Last September, Matty Healy, the exhilarating, exhausting frontman of The 1975, told his bandmates that he intended to keep smoking heroin. A crisis had been brewing since they headlined the United Kingdom’s Latitude Festival in July, just hours after drummer George Daniel’s discovery that Healy had been using again. Intended as a celebration, the show became an intervention. Healy confidently told them that he would detox when they went to Los Angeles to start recording their third album. Instead, he found himself ranting over dinner one night, under the influence of benzodiazepine, about why he didn’t need to stop.
Healy winces and inhales a Marlboro Light as he paraphrases what he said: “Listen, everyone has to get onboard because I’m the fucking main deal. If you want songs, we’re just going to have to get on with it.” The next morning, he woke up mortified. “I realized that was absolute fucking bullshit. So I went downstairs and told George I should go to rehab.” Daniel is the band’s production whiz and Healy’s closest friend; they live virtually next door to each other in east London. Healy says his habit was the first time a secret ever came between them.
The singer spent seven weeks at a rehab clinic in Barbados in November and December and has been clean since then. “People had started to lose respect for me, but not an irredeemable amount,” he says, running his hands through his scruffy, half-peroxided hair. “The fact that I knew I was building on something that wasn’t destroying made me feel really strong. Because I knew that one more time and that’s it.”
Healy, 29, frets about discussing his addiction. He doesn’t want to romanticize it, trivialize it or invite pity. But he has to talk about it because it’s all over The 1975’s forthcoming third album, A Brief Inquiry Into Online Relationships (which will soon be followed by a fourth album — more on that later). When he plays me the irresistible potential hit “It’s Not Living If It’s Not With You,” he says bluntly, “This is the big heroin one.”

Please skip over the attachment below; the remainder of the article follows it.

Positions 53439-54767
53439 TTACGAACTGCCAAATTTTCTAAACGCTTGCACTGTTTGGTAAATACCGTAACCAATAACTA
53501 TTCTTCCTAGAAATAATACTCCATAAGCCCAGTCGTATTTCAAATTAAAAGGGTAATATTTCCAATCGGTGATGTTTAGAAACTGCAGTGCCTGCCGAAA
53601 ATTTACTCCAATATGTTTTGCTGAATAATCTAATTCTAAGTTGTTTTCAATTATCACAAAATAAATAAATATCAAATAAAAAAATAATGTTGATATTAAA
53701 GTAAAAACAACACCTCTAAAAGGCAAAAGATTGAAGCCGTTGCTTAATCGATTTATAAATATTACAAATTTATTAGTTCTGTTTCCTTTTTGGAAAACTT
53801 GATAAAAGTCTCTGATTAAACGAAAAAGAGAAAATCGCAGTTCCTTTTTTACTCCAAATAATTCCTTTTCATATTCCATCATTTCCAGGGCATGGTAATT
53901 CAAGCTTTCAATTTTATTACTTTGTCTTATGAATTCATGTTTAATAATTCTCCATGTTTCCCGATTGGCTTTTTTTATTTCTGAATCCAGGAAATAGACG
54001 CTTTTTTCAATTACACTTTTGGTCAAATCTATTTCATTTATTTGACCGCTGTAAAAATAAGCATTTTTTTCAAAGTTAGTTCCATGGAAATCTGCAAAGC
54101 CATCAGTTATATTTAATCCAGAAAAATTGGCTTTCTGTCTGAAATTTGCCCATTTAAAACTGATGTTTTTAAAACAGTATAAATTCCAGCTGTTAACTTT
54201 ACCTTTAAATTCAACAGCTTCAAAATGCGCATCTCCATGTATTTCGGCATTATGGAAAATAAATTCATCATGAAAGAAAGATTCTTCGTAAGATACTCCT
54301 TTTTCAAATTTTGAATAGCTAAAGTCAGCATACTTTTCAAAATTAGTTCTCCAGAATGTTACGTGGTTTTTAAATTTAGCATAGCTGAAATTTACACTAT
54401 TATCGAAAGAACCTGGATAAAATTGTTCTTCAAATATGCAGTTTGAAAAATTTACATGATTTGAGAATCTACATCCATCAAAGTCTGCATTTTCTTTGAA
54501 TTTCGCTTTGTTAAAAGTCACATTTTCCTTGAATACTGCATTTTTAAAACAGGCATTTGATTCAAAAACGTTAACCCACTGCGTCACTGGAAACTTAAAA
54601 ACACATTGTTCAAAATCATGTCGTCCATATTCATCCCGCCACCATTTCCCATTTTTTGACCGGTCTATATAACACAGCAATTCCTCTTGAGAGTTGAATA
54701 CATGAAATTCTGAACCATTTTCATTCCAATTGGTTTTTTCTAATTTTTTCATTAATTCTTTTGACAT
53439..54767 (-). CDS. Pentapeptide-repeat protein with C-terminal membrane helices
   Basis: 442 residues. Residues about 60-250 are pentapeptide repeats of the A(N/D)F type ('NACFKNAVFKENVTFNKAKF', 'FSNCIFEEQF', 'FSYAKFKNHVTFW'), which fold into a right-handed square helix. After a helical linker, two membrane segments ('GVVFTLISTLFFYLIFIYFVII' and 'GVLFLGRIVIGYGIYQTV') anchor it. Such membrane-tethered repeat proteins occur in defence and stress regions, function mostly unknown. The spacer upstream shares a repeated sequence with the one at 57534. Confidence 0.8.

“I don’t have things that I want to write about that aren’t exactly what I feel day by day,” he explains. “The problem I have now is that this is my truth, and I feel like I can’t negotiate properly with the world if I can’t tell the truth.”
Two hours with Healy is a wild ride. He has the helter-skelter intelligence of an autodidact, name-dropping Debord and Dostoevsky, and accidentally inventing words like “dissolvement.” His brain swerves between extremes of self-belief and self-doubt, so it’s hard to keep up with all the qualifications, revisions, digressions and apologies as he tries to crystallize what he means. This earnest craving to be understood creates a sense of intimacy disproportionate to the fact that we’ve only just met. “I’ve got too many thoughts,” he says. “That’s why I was a good drug addict, because it used to stop me being like that.”
Healy agrees that his radical honesty about his own anxiety might be the key to the fervor of The 1975’s fan base. “The manicness seems to resonate with people, because they know how it feels to be like…” He struggles to sum up the generational condition. “I don’t know. It’s just… a lot.”
Matty Healy is a rock star for a generation that’s too clued-in to believe in rock stars. Onstage, he deconstructs his own performance as he goes along, like a Father John Misty for teenagers. “I do the Jim Morrison thing a bit,” he says, “but I know that you know that I know that this isn’t real. I’m so aware of the vocabulary of rock’n’roll, and what’s tired. It’s difficult because everything’s so postmodern and self-referential and hyperaware of everything being bullshit. As I grow as an artist, I just want to be sincere.”
Really, The 1975 only qualifies as a rock band in the sense that it is a commercially successful group of four men who play instruments, which makes them an endangered species in 2018. Their albums include almost everything but straight rock. The self-produced A Brief Inquiry, out in November, ranges from Auto-Tuned house to blue-eyed soul, art-rock to the Great American Songbook. Their fourth album, Notes on a Conditional Form, will be more intimate, nocturnal and cinematic. Healy doesn’t think there’s anyone else in The 1975’s lane.
“There are no big bands who are doing anything as interesting as us right now,” he says, using the top of the bill at Britain’s Reading Festival as an example. “Tell me dudes with guitars who are more relevant to do that slot,” he asks, not expecting an answer.
The 1975 would have made more sense in the 1980s, when pop was colonized by the post-punk and art-rock diaspora, and a record as bold and idiosyncratic as Peter Gabriel’s So (one of Healy’s favorites) could result in top 10 hits, platinum discs and inclusion on teen-movie soundtracks. In the current climate, Healy is surprised The 1975 is as popular as it is. The band’s second album, 2016’s i like it when you sleep, for you are so beautiful yet so unaware of it, topped the Billboard 200, yielded four top 10 hits on the Hot Rock Songs chart and elevated the group to headlining arenas and festivals. Its tracks have been covered by Lorde, Halsey, Chvrches and Dashboard Confessional. “When I think I’m at my most impenetrable, that’s when it gets the biggest reaction,” says Healy.